A US warship sailed near a disputed island in the South China Sea claimed by China, Taiwan and Vietnam on Sunday in an operation meant to challenge the competing claims of all three nations, a U.S. Defense Department official said.
The USS Stethem, a guided-missile destroyer, sailed within 12 nautical miles of Triton Island, part of the Paracel Islands in the South China Sea, the official said.
The operation was first reported by Fox News on Sunday.
It was the second “freedom-of-navigation operation,” or “fonop,” conducted during the presidency of Donald Trump, following a drill in late May in which a U.S. warship sailed within 12 nautical miles of an artificial island built up by China in the South China Sea.
China called the operation “serious political and military provocation,” according to the official Xinhua News Agency, citing a statement on Sunday by Foreign Ministry spokesman Lu Kang. China sent ships and fighter planes to warn off the Stethem, Lu said, according to the report.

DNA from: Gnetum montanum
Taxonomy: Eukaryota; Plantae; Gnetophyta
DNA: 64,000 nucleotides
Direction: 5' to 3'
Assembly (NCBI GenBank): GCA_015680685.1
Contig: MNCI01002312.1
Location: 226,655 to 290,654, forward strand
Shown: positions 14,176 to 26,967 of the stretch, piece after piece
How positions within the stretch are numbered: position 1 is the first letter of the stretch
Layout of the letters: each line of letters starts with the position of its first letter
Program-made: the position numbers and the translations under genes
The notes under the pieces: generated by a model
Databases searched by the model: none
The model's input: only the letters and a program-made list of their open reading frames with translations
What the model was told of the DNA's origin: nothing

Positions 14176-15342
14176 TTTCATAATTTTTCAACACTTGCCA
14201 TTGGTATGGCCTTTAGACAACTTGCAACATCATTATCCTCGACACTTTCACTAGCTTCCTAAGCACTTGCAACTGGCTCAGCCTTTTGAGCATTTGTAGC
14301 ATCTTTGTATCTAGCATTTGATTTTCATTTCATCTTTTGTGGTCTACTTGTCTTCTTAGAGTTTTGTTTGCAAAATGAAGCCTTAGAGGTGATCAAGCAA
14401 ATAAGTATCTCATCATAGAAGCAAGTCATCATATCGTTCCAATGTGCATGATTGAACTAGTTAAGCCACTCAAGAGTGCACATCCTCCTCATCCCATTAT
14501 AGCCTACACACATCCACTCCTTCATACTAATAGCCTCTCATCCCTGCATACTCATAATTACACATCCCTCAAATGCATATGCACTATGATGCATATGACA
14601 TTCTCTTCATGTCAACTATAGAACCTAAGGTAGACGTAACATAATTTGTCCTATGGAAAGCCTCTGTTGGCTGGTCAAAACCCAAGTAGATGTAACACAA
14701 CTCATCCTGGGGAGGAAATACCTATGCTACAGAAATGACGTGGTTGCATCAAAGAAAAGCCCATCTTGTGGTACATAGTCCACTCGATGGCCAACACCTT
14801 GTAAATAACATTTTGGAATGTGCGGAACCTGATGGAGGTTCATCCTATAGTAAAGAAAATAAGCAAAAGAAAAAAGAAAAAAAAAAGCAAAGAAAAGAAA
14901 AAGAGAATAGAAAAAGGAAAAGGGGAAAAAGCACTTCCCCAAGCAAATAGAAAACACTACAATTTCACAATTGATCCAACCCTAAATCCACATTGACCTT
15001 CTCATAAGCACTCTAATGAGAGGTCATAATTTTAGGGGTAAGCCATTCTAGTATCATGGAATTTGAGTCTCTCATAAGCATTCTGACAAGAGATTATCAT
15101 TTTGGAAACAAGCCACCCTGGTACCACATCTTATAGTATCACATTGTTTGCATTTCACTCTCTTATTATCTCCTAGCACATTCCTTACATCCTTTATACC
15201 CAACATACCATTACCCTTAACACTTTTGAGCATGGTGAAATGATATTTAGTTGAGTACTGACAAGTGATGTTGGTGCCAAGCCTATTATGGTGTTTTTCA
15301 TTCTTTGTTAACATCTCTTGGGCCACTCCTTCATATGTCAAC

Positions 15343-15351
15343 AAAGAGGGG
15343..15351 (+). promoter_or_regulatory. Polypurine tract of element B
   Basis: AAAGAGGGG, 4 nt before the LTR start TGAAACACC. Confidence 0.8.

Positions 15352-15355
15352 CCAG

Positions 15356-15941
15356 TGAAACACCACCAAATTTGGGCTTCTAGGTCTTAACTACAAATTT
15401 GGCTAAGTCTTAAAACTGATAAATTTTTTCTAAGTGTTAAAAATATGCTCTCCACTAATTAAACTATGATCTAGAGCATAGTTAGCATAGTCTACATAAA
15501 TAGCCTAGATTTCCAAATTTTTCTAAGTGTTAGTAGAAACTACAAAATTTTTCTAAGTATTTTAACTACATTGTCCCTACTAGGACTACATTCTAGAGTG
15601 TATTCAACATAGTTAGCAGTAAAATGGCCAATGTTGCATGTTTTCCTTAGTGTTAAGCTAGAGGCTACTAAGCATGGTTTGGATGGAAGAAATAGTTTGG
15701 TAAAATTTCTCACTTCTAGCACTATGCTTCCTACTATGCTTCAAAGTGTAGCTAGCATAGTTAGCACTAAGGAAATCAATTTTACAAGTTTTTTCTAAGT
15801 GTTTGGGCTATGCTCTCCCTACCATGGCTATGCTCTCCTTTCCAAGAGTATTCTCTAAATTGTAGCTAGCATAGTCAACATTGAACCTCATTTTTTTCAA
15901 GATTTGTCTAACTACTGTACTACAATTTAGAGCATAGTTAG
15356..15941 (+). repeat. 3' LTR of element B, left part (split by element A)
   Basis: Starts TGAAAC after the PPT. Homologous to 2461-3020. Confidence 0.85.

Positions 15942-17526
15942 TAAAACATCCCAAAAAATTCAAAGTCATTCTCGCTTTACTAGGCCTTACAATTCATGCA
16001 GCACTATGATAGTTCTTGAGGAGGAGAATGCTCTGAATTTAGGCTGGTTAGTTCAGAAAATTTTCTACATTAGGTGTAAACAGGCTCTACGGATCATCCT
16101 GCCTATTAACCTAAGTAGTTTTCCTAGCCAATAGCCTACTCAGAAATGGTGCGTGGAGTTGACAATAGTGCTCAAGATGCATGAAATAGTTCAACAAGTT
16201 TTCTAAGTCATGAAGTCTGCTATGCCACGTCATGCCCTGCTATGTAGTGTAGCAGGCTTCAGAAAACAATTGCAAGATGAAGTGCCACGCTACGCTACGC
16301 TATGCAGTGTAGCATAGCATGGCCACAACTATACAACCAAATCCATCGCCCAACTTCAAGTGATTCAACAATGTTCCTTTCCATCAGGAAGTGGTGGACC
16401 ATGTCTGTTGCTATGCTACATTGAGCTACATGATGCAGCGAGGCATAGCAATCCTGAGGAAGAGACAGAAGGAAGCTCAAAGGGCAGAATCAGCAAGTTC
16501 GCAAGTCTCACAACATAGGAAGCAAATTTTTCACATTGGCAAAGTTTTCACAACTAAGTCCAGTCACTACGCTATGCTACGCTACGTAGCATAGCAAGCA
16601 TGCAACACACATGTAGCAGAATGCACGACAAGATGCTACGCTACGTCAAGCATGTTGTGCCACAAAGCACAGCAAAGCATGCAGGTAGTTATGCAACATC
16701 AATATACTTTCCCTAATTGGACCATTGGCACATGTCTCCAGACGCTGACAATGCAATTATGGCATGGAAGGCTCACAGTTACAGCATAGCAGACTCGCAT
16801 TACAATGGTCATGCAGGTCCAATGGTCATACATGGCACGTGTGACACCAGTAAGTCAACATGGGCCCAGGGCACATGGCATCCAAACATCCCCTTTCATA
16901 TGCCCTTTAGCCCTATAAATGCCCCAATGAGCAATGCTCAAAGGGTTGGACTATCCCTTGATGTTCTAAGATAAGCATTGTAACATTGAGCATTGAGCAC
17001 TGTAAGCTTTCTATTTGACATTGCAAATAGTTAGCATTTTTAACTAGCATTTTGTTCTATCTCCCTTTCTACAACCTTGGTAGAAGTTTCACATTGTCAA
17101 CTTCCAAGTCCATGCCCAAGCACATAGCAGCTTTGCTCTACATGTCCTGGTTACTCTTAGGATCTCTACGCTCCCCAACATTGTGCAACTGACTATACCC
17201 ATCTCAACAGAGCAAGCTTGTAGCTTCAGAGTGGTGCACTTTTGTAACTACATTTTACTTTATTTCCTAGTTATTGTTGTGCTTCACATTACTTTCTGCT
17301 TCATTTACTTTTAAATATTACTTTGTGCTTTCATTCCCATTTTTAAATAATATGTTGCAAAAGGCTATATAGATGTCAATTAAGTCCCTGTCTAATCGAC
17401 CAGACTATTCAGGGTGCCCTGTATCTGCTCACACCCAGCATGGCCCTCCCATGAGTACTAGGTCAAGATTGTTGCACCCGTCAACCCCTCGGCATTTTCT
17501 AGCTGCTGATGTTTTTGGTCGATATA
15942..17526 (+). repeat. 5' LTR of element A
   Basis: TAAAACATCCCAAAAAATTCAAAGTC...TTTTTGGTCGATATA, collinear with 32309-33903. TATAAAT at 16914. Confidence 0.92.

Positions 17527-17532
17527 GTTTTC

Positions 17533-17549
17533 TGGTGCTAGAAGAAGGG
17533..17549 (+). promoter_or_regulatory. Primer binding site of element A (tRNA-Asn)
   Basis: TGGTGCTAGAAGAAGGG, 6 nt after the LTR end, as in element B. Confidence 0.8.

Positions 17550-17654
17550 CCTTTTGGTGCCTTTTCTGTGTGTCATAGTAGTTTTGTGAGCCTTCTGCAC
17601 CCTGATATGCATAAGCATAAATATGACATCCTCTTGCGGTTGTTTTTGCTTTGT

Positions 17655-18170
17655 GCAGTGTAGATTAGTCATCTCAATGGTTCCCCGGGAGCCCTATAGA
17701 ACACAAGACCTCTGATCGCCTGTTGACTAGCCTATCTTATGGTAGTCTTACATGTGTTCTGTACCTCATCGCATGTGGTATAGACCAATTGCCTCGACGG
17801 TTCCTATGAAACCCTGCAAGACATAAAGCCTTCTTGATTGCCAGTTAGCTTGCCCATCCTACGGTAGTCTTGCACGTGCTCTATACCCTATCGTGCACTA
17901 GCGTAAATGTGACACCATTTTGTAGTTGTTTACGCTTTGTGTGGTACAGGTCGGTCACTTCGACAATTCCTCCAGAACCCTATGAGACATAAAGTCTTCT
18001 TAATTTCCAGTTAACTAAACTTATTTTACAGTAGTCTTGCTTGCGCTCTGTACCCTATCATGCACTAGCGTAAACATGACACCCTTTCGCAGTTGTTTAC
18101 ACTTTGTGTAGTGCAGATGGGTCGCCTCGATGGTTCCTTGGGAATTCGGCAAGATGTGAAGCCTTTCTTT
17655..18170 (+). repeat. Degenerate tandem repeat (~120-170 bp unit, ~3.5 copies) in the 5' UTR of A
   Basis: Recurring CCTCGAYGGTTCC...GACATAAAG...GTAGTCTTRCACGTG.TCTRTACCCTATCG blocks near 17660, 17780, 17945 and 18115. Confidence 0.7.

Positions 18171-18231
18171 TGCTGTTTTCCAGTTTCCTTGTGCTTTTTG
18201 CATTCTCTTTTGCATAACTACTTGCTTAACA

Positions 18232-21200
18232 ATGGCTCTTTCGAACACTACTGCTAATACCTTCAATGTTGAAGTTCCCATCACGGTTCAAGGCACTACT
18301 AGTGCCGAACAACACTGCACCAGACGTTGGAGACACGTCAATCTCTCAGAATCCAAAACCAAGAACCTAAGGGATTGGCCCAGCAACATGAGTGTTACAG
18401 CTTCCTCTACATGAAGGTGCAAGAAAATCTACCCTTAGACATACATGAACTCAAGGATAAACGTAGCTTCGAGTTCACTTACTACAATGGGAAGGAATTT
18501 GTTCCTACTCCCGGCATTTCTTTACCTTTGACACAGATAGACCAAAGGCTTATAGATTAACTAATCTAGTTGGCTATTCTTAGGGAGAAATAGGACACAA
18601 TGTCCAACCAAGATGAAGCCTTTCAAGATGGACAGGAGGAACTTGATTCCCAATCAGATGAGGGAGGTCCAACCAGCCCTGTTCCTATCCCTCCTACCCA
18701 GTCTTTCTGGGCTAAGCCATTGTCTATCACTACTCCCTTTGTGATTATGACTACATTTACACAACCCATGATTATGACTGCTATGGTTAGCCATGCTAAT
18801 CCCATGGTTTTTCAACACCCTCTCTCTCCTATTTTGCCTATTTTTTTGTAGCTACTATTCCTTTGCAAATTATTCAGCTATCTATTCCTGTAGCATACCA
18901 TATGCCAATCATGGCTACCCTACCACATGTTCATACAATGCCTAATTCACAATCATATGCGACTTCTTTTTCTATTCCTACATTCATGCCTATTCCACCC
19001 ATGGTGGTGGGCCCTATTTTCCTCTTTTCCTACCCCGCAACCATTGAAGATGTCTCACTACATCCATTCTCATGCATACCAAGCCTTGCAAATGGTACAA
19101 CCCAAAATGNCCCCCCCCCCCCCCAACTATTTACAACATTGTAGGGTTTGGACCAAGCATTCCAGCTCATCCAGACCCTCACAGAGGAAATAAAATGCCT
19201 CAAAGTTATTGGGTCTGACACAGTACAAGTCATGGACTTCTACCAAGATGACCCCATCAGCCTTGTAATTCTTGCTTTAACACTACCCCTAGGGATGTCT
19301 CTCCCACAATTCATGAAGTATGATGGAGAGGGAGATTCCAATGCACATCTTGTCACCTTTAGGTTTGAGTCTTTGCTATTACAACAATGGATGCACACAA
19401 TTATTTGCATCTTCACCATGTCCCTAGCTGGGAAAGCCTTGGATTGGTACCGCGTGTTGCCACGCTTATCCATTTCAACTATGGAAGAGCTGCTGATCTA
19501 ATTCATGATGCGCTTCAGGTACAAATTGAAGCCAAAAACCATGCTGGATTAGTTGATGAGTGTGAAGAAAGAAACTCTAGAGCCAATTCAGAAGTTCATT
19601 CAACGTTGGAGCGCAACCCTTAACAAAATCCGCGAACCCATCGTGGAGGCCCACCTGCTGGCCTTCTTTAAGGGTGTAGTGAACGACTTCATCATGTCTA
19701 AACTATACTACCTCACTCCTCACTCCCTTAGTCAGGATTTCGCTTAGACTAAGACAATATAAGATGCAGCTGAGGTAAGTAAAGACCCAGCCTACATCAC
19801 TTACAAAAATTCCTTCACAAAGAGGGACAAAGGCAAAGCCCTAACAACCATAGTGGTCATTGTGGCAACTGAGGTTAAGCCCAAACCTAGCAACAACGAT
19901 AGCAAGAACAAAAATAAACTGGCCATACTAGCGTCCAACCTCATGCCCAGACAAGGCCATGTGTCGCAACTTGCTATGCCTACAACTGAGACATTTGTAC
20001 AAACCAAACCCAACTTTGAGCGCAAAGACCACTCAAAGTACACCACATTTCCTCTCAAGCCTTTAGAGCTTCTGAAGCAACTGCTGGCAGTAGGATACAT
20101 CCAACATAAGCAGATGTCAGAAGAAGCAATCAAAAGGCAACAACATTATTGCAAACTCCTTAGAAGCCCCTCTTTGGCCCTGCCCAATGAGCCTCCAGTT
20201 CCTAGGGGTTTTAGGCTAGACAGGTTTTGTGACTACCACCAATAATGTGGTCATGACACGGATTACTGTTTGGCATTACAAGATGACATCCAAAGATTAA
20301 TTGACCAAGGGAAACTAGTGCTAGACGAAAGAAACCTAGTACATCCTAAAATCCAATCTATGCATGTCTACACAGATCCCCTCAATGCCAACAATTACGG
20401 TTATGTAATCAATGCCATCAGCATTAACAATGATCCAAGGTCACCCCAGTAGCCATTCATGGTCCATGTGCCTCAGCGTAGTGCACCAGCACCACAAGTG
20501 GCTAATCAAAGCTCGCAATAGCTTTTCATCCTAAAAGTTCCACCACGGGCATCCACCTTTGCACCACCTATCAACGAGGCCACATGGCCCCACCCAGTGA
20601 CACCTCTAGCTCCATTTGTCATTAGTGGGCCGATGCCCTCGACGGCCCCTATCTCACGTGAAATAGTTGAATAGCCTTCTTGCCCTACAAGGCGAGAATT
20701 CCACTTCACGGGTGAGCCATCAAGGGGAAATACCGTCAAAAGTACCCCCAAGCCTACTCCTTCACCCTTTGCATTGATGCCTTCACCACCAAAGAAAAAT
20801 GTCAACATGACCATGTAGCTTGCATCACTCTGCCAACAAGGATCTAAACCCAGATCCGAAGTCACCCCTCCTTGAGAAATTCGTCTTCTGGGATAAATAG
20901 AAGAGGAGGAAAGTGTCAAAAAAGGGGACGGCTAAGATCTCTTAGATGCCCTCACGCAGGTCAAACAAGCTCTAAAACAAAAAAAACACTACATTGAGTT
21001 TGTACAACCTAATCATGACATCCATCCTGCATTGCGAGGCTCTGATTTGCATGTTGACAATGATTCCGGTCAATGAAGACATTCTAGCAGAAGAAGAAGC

Twelve nautical miles marks the territorial limits recognised internationally. Sailing within those 12 miles is meant to show that the United States does not recognise territorial claims there.
“Unlike in the Spratlys, where China has created new artificial territory in the last several years, it has effectively controlled the Paracels since 1974,” said Mira Rapp-Hooper, a South China Sea expert at the Center for a New American Security. “It claims illegal straight baselines around the Paracels, and the fonop may have been contesting these.”
Trump has heaped praise on Chinese President Xi Jinping, but his administration has also stepped up pressure on Beijing as he has become frustrated that China has not done more to pressure North Korea over its nuclear and missile programs.
On Thursday, the administration imposed sanctions on two Chinese citizens and a shipping company for helping North Korea’s nuclear and missile programs, and accused a Chinese bank of laundering money for Pyongyang.
The Trump administration has also approved an arms package for Taiwan worth about $1.4 billion, the State Department said last week. China deems Taiwan its own and has never renounced the use of force to bring the self-ruled island under its control.
Trump was due to speak with Chinese President Xi Jinping and Japanese Prime Minister Shinzo Abe on Sunday, ahead of meetings he will hold with both leaders on the sidelines of the Group of 20 summit in Hamburg, Germany, next Friday and Saturday.